When the results of Earth's genetic experiments fled for their makers, they took their own name as they left humanity behind; centuries later, the Pelted have spread into a multi-world alliance of cultures and languages, cribbed from Terra or created whole-cloth. Claws and Starships collects six stories of the Pelted, ranging from the humor of a xenoanthropologist on the wWhen the results of Earth's genetic experiments fled for their makers, they took their own name as they left humanity behind; centuries later, the Pelted have spread into a multi-world alliance of cultures and languages, cribbed from Terra or created whole-cloth. Claws and Starships collects six stories of the Pelted, ranging from the humor of a xenoanthropologist on the wrong side of mythology to more serious works considering the implications of genetic engineering in a far-future classroom seeded with the children of those laboratories. Come stamp your passport and visit the worlds of the Pelted Alliance in all their variety!Includes the novella "A Distant Sun," and the short stories "Rosettes and Ribbons" (Best in Show anthology), "The Elements of Freedom," "Tears" (Pawprints), "Pantheon," and "Butterfly" (Anthrolations magazine)....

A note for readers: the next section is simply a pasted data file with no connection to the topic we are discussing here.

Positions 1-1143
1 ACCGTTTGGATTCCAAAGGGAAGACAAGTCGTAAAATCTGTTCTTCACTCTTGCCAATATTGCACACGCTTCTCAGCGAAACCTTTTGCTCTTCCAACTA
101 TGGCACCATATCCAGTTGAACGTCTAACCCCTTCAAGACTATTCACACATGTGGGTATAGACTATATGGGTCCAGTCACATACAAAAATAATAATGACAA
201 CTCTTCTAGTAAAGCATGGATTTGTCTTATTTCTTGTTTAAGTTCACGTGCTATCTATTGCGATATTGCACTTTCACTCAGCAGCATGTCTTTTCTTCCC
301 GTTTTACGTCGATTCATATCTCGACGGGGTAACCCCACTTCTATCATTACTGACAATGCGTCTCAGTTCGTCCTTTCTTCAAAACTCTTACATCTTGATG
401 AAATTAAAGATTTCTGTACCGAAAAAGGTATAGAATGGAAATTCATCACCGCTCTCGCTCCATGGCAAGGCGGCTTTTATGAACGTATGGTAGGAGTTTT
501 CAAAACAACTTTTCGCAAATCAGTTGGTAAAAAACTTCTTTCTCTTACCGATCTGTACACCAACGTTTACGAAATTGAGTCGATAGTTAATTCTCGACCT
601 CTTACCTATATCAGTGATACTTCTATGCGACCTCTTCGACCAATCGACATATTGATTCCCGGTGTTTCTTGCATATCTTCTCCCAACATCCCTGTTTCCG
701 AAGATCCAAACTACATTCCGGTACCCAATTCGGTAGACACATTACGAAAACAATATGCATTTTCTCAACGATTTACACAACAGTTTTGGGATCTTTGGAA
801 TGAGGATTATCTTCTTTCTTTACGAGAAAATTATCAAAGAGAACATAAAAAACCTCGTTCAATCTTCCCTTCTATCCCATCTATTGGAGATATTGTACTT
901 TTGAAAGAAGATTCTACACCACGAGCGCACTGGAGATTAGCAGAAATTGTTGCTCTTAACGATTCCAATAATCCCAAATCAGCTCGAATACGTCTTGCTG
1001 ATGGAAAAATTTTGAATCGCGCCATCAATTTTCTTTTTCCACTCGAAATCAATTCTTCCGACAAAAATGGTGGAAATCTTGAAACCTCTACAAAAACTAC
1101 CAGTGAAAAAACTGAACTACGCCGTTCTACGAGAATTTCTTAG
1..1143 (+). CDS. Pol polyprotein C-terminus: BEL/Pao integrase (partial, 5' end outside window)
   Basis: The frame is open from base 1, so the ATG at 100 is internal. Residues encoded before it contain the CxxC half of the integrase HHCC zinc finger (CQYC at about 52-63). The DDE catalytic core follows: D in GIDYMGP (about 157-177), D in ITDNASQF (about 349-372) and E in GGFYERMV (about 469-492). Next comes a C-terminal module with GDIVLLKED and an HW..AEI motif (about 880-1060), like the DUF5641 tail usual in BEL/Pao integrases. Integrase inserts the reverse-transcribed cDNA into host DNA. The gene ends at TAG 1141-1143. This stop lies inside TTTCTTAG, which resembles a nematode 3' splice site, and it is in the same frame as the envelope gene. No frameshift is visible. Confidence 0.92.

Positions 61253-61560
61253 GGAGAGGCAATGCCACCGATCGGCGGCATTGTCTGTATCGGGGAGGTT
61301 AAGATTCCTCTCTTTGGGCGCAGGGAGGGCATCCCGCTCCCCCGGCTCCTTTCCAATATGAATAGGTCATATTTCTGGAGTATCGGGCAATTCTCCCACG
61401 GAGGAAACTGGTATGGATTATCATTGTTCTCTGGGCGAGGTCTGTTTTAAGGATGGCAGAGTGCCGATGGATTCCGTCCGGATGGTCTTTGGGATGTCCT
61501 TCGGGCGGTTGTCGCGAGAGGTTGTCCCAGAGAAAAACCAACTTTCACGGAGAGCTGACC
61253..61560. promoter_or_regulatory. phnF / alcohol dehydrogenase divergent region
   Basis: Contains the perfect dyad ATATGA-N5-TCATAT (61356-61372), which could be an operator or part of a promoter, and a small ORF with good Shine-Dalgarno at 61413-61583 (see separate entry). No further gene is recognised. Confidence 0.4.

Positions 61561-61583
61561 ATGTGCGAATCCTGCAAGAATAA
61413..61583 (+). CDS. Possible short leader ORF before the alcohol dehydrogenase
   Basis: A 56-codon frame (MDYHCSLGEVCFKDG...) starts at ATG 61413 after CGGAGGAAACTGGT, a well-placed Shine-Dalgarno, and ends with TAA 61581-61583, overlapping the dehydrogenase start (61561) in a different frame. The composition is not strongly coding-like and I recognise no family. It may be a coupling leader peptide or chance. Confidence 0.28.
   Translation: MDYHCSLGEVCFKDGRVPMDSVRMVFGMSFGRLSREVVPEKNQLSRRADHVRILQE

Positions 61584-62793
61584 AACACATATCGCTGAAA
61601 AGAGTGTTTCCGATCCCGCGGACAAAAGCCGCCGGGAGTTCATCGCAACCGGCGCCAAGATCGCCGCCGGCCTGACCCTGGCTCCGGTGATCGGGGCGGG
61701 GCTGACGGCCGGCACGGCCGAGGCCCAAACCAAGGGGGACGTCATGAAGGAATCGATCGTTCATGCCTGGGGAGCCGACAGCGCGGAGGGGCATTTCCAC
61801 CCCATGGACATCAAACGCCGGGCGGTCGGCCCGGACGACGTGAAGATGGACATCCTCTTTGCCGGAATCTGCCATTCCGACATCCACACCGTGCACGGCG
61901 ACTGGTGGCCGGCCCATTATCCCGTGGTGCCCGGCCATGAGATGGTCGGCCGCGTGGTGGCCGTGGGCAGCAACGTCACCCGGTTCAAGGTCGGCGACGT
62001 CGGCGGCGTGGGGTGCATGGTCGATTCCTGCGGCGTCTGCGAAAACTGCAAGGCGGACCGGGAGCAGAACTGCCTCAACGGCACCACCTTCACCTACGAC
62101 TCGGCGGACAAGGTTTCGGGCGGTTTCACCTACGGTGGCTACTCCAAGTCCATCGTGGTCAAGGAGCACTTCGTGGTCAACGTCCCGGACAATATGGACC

|Title||:||claws and starships|
|Format Type||:||Kindle Edition|
|Number of Pages||:||212 Pages|
|Status||:||Available For Download|
|Last checked||:||21 Minutes ago!|
claws and starships Reviews